In 1968, Simon and Garfunkel released the bittersweet song "America" — a tune about a man leaving Saginaw, Mich., to seek his fortunes elsewhere. This past week, a reporter at The Saginaw News noticed lyrics from that song spray-painted on vacant buildings all over town.
Some of the paint on the walls of these abandoned factories is the work of Eric Schantz, a mural painter from the area. He told NPR that the paint is an attempt to disguise the fact that his city is boarded up.
"A few years ago, me and my friends, being artists and painters, we decided to go around the city and start painting the boarded-up buildings and storefronts," Schantz says. "That ended up building into kind of an underground, grass-roots group called Paint Saginaw."
Schantz says that he is disheartened by the state of Saginaw, a city that fell apart after General Motors closed its factories in the area.
hide captionA group called Paint Saginaw has been spray-painting lyrics to Simon and Garfunkel's "America" around the city.
Courtesy of Eric Schantz
"In a blighted city like Saginaw, it's kind of depressing when you drive through and all you see is boarded-up buildings and plywood everywhere," Schantz says. So the group decided that they would put Paul Simon's lyrics onto the plywood.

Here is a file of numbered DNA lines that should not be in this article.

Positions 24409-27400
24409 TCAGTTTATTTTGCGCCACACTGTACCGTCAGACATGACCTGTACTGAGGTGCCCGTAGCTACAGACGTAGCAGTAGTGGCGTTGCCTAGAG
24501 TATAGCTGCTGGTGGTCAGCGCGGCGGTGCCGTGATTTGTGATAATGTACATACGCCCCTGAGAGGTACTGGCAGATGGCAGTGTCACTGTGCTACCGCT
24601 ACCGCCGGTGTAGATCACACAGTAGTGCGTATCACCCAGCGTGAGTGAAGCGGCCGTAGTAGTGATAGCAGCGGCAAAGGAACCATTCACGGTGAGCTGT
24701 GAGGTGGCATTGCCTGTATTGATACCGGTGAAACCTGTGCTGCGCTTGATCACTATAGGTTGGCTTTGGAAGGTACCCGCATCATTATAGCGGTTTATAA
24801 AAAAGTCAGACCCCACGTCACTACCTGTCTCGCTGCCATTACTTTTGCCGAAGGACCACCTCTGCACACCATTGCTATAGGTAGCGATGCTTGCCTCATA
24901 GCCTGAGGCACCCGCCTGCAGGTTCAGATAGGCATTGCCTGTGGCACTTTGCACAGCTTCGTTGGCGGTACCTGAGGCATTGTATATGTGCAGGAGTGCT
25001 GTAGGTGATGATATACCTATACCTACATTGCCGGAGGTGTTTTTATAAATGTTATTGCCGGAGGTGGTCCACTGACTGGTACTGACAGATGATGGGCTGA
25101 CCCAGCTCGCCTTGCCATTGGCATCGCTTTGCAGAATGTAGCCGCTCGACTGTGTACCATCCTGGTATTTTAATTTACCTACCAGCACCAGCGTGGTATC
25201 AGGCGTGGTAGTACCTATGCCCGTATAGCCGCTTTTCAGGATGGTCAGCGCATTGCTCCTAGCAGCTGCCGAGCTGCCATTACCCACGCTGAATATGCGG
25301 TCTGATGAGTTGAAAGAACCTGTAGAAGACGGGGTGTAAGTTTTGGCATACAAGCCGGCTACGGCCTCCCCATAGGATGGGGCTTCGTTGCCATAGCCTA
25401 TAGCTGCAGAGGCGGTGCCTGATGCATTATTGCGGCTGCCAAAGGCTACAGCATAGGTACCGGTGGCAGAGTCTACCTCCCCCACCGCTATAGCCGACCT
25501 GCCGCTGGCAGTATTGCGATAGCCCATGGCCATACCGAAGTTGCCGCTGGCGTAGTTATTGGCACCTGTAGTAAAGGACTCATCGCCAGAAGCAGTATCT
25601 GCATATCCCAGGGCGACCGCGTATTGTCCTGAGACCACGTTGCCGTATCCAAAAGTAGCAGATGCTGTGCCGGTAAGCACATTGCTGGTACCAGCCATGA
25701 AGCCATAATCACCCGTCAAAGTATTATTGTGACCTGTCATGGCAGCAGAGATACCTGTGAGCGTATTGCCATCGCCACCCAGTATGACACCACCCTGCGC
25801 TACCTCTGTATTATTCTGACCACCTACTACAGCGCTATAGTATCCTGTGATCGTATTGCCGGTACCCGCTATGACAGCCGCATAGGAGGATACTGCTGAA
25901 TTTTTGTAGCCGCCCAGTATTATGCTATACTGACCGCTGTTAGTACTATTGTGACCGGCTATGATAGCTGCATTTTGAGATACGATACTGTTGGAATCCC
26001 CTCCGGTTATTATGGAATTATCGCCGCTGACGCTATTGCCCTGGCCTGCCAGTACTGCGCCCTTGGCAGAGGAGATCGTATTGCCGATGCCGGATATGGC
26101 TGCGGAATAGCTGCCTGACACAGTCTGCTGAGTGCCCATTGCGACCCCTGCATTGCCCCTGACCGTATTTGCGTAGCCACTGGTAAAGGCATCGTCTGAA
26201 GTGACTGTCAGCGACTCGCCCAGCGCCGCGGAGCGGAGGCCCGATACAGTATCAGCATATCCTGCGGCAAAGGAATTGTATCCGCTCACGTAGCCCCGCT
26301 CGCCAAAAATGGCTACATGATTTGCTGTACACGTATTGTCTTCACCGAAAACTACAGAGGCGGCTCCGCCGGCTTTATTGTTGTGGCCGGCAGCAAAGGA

" 'America' has become a homesick song for Saginawians," Schantz says. "The city was once vastly populated, a couple hundred thousand — and now it's below 50,000. People left to go find their America, to pursue their American dream. And when they left, they never really came back, 'cause there wasn't really much to come back to. And the emphasis on 'hitchhiking' to get out of here is kinda like people saying that they'll do just about anything to leave."
Schantz did leave Saginaw, when he went to college in Kansas City. He returned, however, missing the town that he grew up in, and looking to help.
"I used to sit in my dorm room at least once a week and play 'America' by Simon and Garfunkel, just because that line, 'Leaving Saginaw to go look for America,' I was just, like, 'Well, this is what I'm doing.' I wasn't planning on coming back, and fate landed me back here. And I figured that, 'Well, I'm here for a reason, and I'll find my purpose.' And I think that's become making public art."